As for the photos in this gallery, I remember at the time thinking that maybe if I wrote here at the time about this discovery and how I wandered about in it, I might get myself into trouble, for, I don’t know, trespassing or something. The place was totally deserted, and I remember getting the distinct impression at the time that the front gate at the top of those stairs was only unlocked because whoever should have locked it forgot to lock it. So, I hesitated to show photos like these, and then the photos sank into the ocean that is my photo-archives, and I forgot about them.
I suspect that my then undiagnosed lung cancer was already making me a much more timid soul, less inclined to just barge into whatever places I felt like barging into (provided only that nobody physically stopped me), and more inclined to fear being filmed and then arrested. Silly, but as you get older, the answers you get when you ask yourself the question “What’s the worst that could happen?” start getting a lot worse. At that stage, I was still willing to do dodgy things, but was already reluctant to brag about having done them here. What if some legit inhabitant of this strange place were to google its name and encounter all my photos? What if I then got blamed, however unfairly, for some disaster that happened there, at around the time I visited?
Until I stumbled upon it, and stumbled up the stairs into it, I had no idea at all that this place even existed. I imagine these “creative” little districts eking out their existence where the owners are still making up their minds what they will really be doing with their property, and in the meantime could use a trickle of rent from the kind of people who are trying to get started in this or that line of “creative” business, but who don’t have a lot of heavy and complicated kit that they’ll have to shift if they make any sort of success of what they’re doing and then need to move somewhere smarter. I plan to return there to observe any changes I can, although I promise nothing.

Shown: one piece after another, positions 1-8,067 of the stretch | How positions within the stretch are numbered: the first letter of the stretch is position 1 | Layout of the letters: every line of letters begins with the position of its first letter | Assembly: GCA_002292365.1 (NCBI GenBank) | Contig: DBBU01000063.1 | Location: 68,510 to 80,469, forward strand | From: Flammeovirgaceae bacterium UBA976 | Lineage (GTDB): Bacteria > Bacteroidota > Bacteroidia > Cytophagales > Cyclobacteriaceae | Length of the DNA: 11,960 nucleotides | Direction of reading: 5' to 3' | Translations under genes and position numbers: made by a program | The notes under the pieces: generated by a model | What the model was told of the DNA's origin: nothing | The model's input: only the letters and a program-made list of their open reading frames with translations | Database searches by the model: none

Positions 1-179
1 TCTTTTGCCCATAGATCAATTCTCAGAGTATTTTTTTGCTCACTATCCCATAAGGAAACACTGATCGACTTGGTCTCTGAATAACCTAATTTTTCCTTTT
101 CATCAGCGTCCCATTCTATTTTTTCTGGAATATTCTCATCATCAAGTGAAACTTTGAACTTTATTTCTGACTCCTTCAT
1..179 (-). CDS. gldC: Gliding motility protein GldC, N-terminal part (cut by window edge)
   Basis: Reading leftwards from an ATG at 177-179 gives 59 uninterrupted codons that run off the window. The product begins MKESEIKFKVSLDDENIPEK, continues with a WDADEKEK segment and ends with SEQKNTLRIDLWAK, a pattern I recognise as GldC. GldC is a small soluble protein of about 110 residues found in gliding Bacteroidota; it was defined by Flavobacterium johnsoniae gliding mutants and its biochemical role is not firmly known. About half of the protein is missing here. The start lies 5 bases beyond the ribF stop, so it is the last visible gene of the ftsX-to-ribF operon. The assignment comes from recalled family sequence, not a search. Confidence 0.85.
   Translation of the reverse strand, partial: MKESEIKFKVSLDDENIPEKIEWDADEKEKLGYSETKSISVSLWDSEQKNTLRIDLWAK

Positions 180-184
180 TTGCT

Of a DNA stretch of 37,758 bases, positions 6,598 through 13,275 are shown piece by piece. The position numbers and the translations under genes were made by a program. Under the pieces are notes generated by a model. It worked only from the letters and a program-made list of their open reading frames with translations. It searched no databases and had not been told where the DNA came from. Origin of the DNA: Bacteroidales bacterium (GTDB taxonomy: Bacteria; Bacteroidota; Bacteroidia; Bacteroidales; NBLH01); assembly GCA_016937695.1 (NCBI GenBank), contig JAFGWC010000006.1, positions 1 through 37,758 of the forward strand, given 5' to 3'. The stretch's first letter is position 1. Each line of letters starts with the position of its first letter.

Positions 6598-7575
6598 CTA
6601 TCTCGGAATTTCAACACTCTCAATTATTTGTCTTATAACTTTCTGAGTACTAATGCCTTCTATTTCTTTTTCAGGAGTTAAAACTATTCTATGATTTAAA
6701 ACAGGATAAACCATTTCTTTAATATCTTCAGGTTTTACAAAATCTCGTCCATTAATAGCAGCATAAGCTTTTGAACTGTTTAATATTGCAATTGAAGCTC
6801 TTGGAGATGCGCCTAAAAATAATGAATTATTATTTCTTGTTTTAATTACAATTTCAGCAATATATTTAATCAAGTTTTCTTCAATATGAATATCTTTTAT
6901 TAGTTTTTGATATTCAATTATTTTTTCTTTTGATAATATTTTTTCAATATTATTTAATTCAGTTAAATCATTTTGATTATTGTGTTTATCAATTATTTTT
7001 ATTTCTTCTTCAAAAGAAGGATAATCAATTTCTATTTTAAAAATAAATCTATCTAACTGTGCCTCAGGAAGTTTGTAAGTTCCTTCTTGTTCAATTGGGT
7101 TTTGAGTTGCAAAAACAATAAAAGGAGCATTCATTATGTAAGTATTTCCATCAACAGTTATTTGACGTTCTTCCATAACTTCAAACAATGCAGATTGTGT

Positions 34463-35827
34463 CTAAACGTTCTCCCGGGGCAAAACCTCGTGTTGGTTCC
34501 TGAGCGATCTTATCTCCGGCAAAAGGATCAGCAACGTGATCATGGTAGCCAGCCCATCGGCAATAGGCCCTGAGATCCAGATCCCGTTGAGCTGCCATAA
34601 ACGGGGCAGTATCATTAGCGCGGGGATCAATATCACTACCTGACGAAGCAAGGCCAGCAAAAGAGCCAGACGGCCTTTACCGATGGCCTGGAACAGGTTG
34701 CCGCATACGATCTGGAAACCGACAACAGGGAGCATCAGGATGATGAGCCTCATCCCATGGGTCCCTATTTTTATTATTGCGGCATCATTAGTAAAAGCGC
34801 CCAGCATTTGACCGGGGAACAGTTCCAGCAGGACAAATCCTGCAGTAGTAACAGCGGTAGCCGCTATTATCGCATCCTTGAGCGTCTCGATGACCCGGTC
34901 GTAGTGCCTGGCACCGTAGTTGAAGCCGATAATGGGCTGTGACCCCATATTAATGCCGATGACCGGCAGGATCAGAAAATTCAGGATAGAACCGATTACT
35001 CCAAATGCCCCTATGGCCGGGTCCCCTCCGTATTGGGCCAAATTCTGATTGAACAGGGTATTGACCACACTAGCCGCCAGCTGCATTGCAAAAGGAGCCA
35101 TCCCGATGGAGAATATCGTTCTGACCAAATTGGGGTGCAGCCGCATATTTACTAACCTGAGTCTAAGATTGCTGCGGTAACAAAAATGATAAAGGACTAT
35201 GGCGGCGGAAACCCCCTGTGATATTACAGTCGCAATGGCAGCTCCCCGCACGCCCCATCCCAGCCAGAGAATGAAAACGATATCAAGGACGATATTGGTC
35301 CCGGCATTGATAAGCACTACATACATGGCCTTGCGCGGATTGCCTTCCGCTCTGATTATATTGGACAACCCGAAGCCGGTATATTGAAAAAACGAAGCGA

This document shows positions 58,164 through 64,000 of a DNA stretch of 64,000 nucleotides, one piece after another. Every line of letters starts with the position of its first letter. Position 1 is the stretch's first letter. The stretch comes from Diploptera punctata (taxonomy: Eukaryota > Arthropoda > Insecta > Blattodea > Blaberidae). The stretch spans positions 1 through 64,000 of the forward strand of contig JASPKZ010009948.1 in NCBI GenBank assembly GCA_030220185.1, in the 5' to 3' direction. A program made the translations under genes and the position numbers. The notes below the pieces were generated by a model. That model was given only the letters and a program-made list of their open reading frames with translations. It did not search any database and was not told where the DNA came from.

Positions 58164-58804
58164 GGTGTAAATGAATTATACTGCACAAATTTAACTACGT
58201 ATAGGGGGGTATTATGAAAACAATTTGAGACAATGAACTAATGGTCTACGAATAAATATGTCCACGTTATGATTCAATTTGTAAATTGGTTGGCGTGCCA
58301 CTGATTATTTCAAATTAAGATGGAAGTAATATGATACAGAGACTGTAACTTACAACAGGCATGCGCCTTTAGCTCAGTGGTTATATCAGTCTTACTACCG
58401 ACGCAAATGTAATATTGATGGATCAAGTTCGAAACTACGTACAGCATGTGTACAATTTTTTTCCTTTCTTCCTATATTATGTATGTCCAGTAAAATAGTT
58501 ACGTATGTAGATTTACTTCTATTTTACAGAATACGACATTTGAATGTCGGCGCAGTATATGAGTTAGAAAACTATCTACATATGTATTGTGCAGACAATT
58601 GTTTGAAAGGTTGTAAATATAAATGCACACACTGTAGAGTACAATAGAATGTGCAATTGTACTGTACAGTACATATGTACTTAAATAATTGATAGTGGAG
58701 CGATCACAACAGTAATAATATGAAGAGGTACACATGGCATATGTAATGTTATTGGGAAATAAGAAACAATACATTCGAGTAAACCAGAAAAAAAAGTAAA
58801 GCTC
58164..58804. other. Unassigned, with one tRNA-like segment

In among all the creatives, there seemed to be some railway inspectors of some sort. Like I say, a very strange place indeed.
In several of the murals, there are strange creatures, as well as people. Hence this posting appearing on a Friday.
Big and brand new bridges are pretty rare these days, after a burst of them (or such is my recollection) around two decades ago. So, here is a photo of an Oldie But Goldie, which I encountered on Twitter recently:
This posting is partly because I love that photo, but partly also because I am lunching tomorrow with GodDaughter1’s Dad, who is a renowned bridge engineer, and I need to remind myself to ask him about any good new bridges. If there have been any, he’ll know.